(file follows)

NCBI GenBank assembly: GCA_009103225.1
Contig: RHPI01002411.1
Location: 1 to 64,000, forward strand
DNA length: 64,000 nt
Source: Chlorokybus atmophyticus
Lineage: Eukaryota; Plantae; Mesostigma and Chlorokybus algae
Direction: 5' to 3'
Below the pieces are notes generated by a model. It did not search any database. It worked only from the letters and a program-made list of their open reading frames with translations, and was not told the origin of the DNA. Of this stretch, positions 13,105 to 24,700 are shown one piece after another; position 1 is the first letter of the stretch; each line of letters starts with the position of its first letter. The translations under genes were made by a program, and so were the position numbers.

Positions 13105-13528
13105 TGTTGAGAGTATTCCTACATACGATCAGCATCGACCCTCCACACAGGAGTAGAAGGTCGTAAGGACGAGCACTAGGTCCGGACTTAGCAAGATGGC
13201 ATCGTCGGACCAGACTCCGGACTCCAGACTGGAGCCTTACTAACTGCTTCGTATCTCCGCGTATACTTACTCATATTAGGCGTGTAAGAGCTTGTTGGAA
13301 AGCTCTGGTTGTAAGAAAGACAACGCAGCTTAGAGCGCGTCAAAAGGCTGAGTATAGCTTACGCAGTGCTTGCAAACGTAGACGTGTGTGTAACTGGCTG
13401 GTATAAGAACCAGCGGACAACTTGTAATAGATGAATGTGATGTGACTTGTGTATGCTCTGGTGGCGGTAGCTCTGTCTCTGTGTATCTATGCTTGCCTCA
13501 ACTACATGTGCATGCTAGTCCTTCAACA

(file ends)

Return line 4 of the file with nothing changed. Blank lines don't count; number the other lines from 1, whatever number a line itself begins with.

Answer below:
DNA length: 64,000 nt